Deciding to start your own business is easy.
However, ensuring that your start up does not become an insignificant statistic in the “graveyard of broken dreams” is difficult.
85% of startups fail within 3 years..
Despite the massive changes in technology in the last few years the fundamentals of starting and running a successful business haven’t changed much.
Let’s take a look at 4 critical areas you ought to think about to increase the probability of success for your business. There are many other fundamentals you will need to be concerned with but these 4 must be taken care of correctly.
1. Legal structure of your business
The legal structure that you choose for your new business will have far reaching consequences and you should be crystal clear as to what structure is best for you and why.
There are three common ways to structure your business:
a) Sole trader
c) Limited company.
As a sole trader you will be solely responsible for the debts of your business. Clearly this is something that requires serious consideration on your behalf as failure could leave you saddled with the debts of the business, even after you cease trading.
Setting up your new business with a partner and forming a partnership to conduct your business means that each of you will be liable for the debts of the partnership.
It is important to understand that this does not mean the debts are shared or split between you-each of the partners will be jointly and severally liable for all debts of the business.
Limited Liability Company
A limited liability company has a separate legal identity from it’s promoters, shareholders or directors and the company’s liability, if things go wrong, will be limited to it’s paid up share capital.
While this may seem to offer significant protection to you from exposure to creditors and/or banks if things go wrong, in practice the protection is illusory to a great extent as many suppliers and all banks will look for personal guarantees or bonds from you to cover the debts of the company.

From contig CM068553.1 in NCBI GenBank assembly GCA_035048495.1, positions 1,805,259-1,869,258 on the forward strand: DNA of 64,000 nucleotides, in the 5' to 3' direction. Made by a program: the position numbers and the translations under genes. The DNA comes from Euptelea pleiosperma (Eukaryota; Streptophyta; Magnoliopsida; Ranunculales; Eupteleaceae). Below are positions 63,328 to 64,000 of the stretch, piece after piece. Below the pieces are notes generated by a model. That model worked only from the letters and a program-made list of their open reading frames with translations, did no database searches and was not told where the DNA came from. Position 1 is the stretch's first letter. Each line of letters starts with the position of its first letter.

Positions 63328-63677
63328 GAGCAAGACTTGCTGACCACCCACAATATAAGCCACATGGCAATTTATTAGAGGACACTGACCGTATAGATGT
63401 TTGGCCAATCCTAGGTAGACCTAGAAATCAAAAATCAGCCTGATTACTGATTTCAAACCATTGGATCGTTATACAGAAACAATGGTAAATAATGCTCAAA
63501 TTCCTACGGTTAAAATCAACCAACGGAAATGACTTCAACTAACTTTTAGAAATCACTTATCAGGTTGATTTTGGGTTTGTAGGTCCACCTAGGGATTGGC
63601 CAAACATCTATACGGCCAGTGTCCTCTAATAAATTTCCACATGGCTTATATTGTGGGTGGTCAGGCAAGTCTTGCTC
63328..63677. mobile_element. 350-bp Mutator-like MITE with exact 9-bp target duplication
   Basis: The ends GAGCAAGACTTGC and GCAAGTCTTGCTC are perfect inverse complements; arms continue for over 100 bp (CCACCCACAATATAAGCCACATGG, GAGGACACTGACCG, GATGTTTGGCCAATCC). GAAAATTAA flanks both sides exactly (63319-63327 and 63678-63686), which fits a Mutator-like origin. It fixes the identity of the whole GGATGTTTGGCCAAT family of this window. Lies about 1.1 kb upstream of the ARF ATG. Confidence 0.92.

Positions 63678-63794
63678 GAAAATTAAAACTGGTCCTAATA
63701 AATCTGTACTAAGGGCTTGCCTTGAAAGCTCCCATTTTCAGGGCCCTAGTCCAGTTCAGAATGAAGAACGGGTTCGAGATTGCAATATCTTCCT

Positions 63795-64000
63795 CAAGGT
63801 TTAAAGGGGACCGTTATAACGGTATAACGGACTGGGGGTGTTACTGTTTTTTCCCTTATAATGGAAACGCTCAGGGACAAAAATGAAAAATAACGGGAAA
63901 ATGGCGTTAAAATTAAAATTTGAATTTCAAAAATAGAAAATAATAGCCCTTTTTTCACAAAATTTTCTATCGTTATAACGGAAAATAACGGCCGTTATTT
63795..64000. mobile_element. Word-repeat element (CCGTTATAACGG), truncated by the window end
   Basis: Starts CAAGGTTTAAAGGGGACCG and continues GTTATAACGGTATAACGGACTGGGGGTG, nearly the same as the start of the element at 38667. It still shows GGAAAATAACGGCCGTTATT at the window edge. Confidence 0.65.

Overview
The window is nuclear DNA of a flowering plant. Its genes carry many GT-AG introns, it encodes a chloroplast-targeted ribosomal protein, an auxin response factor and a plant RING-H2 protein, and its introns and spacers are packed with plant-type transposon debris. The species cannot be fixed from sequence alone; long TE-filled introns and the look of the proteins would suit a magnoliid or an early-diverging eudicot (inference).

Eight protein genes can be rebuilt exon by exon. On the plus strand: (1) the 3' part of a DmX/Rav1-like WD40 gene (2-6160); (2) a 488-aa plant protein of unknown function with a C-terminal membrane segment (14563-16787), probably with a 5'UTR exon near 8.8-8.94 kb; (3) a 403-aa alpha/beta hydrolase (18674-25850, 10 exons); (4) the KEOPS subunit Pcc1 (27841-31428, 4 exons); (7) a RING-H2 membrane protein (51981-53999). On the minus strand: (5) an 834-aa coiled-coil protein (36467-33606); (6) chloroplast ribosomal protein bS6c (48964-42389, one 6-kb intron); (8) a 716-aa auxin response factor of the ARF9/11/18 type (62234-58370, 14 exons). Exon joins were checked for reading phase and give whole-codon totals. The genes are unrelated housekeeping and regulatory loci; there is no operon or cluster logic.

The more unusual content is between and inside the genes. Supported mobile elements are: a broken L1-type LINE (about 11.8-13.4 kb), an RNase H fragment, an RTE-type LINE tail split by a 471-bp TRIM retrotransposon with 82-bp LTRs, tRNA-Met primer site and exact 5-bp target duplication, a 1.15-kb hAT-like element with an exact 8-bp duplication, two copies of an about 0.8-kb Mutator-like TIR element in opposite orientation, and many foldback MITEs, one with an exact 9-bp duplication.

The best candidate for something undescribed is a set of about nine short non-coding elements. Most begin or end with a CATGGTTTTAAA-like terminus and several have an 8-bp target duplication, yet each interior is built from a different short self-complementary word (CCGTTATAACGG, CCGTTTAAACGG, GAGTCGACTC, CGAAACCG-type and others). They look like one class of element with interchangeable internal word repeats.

2. Professional advisors
Having professional advisors that you can rely on and whose judgement you respect can provide a great sounding board for many of the significant decisions you will need to make on your own.
So get yourself a good accountant and solicitor to whom you can turn and rely on.
Things like registration for vat and as an employer, business name registration or company set up are necessary details that will need to be executed properly and which will allow you to spend more time on the overall development of your business.
3. Cash flow budgeting
A prime reason for the failure of startups is a shortage of cash.
Cash is king, especially in the early days and you need to be clear about the difference between profitability and cash flow and the ability of new businesses to suck considerably more cash than anticipated in the early days.
4. Human Resources
A vital part of the success or failure of your new business will be your people.
Choosing the right staff is one thing; managing them is another.
There are a number of key areas you need to be careful about as an employer. I have learned these things the hard way.
But the potential for costly employment related claims is fairly extensive.
In conclusion, starting a new business can be an exhilarating white knuckle ride.
Taking care of these four fundamentals will ensure that it will be an enjoyable and profitable journey too.
By Terry Gorry